The amount of THC in marijuana varies. The higher the level, the higher its potency, and the more effects it has on your body and brain. Today's marijuana plants are stronger than ever. The average strength of THC in marijuana is 15%, up from about 4% in the mid-1990s.

These higher levels could have some mental health effects on users, including:

  • Hallucinations
  • Delusions
  • Psychosis

People take CBD and THC in hopes of relieving a wide variety of physical and mental health symptoms.

While more studies are needed to understand it, some research suggests that CBD may help conditions such as:

  • Anxiety
  • Inflammation
  • Nerve-related pain

When it comes to THC, researchers are looking into whether it could be a treatment for:

  • Muscle stiffness and spasms from MS or ALS
  • Chronic pain or nerve pain
  • Epilepsy or seizures
  • Parkinson's disease tremors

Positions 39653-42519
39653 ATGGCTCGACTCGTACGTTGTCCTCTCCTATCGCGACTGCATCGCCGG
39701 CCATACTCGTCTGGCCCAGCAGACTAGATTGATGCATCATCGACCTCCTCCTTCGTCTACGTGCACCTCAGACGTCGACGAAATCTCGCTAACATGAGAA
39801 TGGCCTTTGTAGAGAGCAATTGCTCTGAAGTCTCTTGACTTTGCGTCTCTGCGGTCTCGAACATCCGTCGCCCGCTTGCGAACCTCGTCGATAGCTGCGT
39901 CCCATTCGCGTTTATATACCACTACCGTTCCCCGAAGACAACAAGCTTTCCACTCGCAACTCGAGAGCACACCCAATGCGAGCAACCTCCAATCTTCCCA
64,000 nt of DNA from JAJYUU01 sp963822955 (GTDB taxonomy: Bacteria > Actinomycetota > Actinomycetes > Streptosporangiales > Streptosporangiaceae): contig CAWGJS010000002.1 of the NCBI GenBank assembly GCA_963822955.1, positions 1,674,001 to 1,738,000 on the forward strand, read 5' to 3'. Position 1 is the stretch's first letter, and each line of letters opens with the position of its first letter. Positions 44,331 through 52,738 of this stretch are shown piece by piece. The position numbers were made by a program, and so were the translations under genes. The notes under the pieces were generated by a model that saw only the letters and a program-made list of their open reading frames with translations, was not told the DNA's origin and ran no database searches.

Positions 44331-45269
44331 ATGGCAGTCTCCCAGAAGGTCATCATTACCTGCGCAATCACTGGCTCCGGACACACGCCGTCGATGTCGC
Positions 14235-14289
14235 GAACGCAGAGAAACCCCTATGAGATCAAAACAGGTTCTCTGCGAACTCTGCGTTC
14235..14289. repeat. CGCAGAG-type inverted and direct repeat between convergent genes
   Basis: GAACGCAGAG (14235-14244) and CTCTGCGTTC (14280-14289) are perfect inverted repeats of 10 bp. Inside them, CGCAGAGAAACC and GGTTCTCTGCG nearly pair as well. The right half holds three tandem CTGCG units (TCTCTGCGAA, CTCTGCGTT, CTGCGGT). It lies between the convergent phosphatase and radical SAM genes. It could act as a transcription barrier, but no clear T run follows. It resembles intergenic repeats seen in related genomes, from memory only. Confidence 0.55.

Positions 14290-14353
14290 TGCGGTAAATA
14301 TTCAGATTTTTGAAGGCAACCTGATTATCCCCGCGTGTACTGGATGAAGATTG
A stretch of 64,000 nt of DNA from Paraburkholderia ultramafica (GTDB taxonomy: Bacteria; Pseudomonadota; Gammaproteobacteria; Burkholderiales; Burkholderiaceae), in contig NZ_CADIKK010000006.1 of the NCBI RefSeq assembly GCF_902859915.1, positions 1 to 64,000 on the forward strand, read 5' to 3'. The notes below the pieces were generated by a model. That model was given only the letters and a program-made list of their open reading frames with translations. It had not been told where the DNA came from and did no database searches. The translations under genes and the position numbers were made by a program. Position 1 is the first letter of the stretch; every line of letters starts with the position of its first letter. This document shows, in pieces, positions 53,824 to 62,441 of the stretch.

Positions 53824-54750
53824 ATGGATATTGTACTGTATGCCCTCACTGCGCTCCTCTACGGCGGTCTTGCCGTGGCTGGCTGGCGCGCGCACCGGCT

• Nausea
  • Glaucoma
  • Appetite stimulation for people with HIV/AIDS
  • Agitation in Alzheimer’s disease
  • Crohn’s disease
  • Symptoms of post-traumatic stress disorder (PTSD)

But research on marijuana is difficult in the U.S. because of strict regulations. As it's still a Schedule I drug, scientists must follow DEA rules or face fines.

CBD vs. THC for anxiety

Some studies suggest that CBD may help reduce anxiety-like behavior in animals. But we need more research to know whether this response applies to humans. A small study did find that participants who used CBD had improved sleep and anxiety, but a larger study is needed to confirm the findings.

One study compared medical marijuana, CBD, and a placebo (fake treatment) for treating anxiety in veterans with PTSD. The research found that all three groups had significant improvements in their symptoms. But the benefits for those who got THC or CBD were no better than for those who got neither.

Another study found that lower doses of THC appear to decrease anxiety in some users, but higher doses can make other users more anxious.

Smoking or consuming THC can cause: